The Anime Invasion
Megan Wolfson
Advanced Composition, 2nd Period
January 18, 2002
Research Essay: Revised for Portfolio
Thesis Statement:The popular onset of Princess Mononoke and Pokemon enabled
anime, once limited to an underground movement populated by teenage males, to enter mainstream American film entertainment, resulting in the backlash on violence, gender issues, and sexuality.

I. Overview
B.Definition of anime
1.Examples of anime
2.Anime and its consumers
C.Definition of manga
1. Popular American examples of manga
c.Fushigi Yugi: The Mysterious Play
2. Manga bestsellers
D.Anime appeal to Americans
1.American popular entertainment reference
a. Silence of the Lamb
b.Perfect Blue
E.Thesis Statement
II. Graphic violence in anime
A. Violence against women
1. Women raped and brutalized: weaker sex
2. Male/female Guyver comparisons
B. X
1. Explanation/plot
2.Good v. evil themes
C.Violence in Princess Mononoke
III. Gender issues in anime
A.Women subservient to men
1.Hiding "special" abilities
2.Magical girls
a.Video Girl Ai
b.Urusei Yatsura
c.Tenchi Muyo
d.Ah! My Goddess!
e.Sailor Moon
B.Women in 1950s and 1960s sitcoms and their gender roles
1.I Dream of Jeannie
C.Analysis of male fears
2.Anxieties and control issues
IV. Sexuality, Romantic and Pornographic, in anime
A. Romantic comedy/drama
1. Kimagure Orange Road (KOR)
a. Most popular form of anime
b. Consensual sex and romance
B. Pornographic content
1.The Legend of the Overfiend
a. Rape
b. Torture
2. Segregation of boys and girls in society
a. Sexual referrals are present through sexual overtones
b. Sexual taboos
A. American reactions
1. Violence
2. Gender
3. Sexuality
B.Thesis Statement restated
The Anime Invasion
Two samurai warriors rush at one another in a blur of motion. A young man and woman exchange a passionate embrace. Colorful creatures face off in the battle arena. All are strong, central actions preformed in anime. In Japan, anime is more than the leading form of entertainment: it is a cultural identity. The film industry in Japan has done poorly since the 1980s, but animation has met with success since the mid-eighties. The popularity of manga, Japanese comic books, has helped to fuel interest in the US market. Anime has reached an all-time international high, with as much "fandom" in Japan as in other parts of the world (Stanley, 1998, 1). "Anime is marked by bright, kinetic artwork, sparse dialogue, and often fantastic stories about everything from high school basketball teams to mystic warriors with superhuman powers" (Cass, 1997, 2). The wildfire popularity, in the United States, of Pokemon, a children's anime, is not, contrary to popular belief, just the lovable yellow, big-eyed rodent Pickachu, but a world of magical battling pocket monsters ("Video Business," 2001, p. 14). The cute, colorful monsters battle for Pokemon supremacy in and out of the battle arena. Intricate themes and an undefined line of good and evil permeate the complex stories of most anime; however, this is not the case in Pokemon, where good and evil is cut and dry. In the United States, anime is generated to appeal to all ages, with special emphasis placed on children. Popular animes in the United States include Pokemon, Sailor Moon, Dragonball Z, and Mobile Suit Gundam Wing. The mecha (giant robotic fighting machines) cult-hit Neon Genesis Evangelion was widely received by teenage fans (Yamamura, ; Sugiyama, 1996). Psychological thrillers such as Perfect Blue took the adult audience by storm, and Le Bleu Girl, a violent hard-core pornographic anime where young school girls in uniforms are subjected to rape and torture, make up the various genres of available anime. Unlike in the United States, however, anime, in Japan is aimed for an adult market.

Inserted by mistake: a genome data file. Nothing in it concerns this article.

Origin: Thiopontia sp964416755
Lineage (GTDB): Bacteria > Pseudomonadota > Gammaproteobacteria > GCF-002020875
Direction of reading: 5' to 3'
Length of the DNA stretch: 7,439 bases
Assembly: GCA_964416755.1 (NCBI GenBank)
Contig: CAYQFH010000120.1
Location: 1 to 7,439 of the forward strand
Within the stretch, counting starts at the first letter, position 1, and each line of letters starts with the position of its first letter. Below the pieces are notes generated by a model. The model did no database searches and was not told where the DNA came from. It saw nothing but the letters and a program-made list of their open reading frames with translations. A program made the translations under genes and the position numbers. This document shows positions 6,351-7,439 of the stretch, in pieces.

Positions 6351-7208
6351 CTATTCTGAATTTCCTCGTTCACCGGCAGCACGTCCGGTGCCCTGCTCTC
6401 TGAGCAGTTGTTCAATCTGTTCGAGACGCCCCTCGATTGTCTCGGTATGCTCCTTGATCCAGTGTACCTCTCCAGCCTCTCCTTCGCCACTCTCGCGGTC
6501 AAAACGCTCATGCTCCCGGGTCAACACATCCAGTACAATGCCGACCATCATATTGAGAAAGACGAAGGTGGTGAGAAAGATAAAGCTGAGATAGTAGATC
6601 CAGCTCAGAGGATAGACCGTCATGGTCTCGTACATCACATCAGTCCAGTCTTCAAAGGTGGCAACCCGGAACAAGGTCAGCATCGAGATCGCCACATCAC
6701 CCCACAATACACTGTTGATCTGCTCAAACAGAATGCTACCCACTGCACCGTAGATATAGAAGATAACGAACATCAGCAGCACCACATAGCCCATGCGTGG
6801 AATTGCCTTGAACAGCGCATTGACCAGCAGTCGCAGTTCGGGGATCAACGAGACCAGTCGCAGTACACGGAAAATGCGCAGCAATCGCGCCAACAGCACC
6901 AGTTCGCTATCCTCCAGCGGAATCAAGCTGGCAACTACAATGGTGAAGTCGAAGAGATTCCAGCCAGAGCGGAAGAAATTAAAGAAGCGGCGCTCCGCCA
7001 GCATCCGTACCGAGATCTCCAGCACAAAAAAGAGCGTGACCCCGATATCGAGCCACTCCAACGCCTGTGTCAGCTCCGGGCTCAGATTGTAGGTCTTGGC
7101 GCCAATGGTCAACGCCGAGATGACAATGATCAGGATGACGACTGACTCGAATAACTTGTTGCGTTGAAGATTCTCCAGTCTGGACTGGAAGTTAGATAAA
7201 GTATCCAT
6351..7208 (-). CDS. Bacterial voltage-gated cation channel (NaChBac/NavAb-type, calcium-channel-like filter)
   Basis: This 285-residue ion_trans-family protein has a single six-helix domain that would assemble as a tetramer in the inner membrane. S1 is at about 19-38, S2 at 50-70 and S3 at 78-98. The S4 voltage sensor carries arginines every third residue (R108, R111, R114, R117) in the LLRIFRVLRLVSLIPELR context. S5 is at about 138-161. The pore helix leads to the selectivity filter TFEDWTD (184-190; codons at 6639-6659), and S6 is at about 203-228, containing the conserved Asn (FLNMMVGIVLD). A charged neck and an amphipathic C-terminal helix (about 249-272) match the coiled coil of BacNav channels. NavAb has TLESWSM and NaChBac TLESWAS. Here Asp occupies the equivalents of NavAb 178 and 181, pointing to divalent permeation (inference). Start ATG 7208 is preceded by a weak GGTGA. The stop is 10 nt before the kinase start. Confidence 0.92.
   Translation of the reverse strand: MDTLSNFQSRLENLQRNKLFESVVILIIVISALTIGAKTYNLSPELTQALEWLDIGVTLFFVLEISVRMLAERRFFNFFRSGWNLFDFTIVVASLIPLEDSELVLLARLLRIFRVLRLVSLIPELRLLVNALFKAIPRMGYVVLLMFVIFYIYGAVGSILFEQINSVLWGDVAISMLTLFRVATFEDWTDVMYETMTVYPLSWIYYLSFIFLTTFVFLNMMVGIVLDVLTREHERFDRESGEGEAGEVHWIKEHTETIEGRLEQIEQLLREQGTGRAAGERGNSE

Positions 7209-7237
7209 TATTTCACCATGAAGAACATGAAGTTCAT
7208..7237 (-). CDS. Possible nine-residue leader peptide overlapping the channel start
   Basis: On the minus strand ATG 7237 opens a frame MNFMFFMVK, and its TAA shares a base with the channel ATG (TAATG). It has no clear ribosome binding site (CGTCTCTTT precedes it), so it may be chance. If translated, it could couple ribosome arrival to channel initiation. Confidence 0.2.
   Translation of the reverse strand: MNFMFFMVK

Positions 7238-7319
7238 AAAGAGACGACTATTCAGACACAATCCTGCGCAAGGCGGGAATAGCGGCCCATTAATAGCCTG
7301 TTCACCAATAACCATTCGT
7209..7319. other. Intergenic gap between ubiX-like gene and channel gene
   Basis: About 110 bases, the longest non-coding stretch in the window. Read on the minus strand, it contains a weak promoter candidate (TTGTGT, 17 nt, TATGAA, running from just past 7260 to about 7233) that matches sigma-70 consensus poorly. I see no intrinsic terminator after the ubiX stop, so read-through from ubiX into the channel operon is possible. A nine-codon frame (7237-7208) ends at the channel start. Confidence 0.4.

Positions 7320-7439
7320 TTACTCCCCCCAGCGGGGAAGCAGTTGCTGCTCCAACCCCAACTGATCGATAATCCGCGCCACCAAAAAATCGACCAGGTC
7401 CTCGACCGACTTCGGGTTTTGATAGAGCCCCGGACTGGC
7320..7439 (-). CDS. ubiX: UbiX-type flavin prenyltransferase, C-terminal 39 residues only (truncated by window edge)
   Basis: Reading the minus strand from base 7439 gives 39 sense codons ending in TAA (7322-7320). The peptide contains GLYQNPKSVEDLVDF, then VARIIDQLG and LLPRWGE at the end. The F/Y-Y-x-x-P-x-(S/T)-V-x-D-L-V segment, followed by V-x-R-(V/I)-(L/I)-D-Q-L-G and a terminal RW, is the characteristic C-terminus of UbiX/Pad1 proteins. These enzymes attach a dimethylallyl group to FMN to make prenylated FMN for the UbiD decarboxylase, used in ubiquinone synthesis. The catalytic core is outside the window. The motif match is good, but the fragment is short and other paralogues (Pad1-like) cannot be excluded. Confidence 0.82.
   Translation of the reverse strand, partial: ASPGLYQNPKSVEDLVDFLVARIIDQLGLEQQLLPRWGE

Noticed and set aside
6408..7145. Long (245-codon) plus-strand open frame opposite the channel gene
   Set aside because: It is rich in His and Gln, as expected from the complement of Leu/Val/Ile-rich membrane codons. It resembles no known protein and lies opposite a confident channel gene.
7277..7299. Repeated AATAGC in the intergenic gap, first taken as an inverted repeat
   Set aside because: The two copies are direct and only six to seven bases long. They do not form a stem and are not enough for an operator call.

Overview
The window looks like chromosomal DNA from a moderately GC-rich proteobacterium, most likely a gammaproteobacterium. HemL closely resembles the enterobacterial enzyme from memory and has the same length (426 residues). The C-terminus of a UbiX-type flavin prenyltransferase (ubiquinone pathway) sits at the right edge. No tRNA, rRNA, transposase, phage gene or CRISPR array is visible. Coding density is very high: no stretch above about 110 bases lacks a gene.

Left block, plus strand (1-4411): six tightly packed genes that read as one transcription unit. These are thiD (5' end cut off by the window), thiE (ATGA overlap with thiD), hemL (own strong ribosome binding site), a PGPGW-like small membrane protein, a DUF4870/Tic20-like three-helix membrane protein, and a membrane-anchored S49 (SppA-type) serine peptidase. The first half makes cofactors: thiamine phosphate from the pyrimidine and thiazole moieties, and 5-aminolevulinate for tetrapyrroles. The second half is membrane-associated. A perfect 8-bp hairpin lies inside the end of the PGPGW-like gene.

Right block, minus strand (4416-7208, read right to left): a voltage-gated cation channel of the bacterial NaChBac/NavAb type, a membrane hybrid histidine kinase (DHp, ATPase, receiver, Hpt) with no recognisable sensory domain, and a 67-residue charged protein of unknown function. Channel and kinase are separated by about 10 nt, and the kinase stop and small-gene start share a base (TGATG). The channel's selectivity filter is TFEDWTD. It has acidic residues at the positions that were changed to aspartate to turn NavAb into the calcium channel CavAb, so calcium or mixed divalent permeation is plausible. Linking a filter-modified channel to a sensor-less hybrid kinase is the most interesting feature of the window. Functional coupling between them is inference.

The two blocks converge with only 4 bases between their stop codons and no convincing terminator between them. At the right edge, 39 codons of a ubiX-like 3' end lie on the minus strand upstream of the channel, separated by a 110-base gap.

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Ultimately all anime finds its roots in manga, or Japanese comic books. In Japan 40% of books and magazines sold are manga (Wolk, 2001, 2). Manga also often appear as Japanese bestsellers. Rumiko Takahashi's wildly successful Ranma depicting the adventures of "a panda bear, an omelet cook, and a boy who turns into a girl" when splashed with water (Wolk, 2001, 2) has sold hundreds of millions of copies. Topics and variety of manga range from politics, to sports, to pornography. Often fans that do not understand Japanese read or watch entirely untranslated manga and anime. With a few exceptions, such as American releases of manga like Akira or Fushigi Yugi: The Mysterious Play, fans circulate manga and anime, either at anime conventions or fan clubs, or in some retail stores.

What makes anime and manga so appealing to American audiences is the way it so closely resembles American popular media. Many of the genres and stock characters found in Hollywood movies and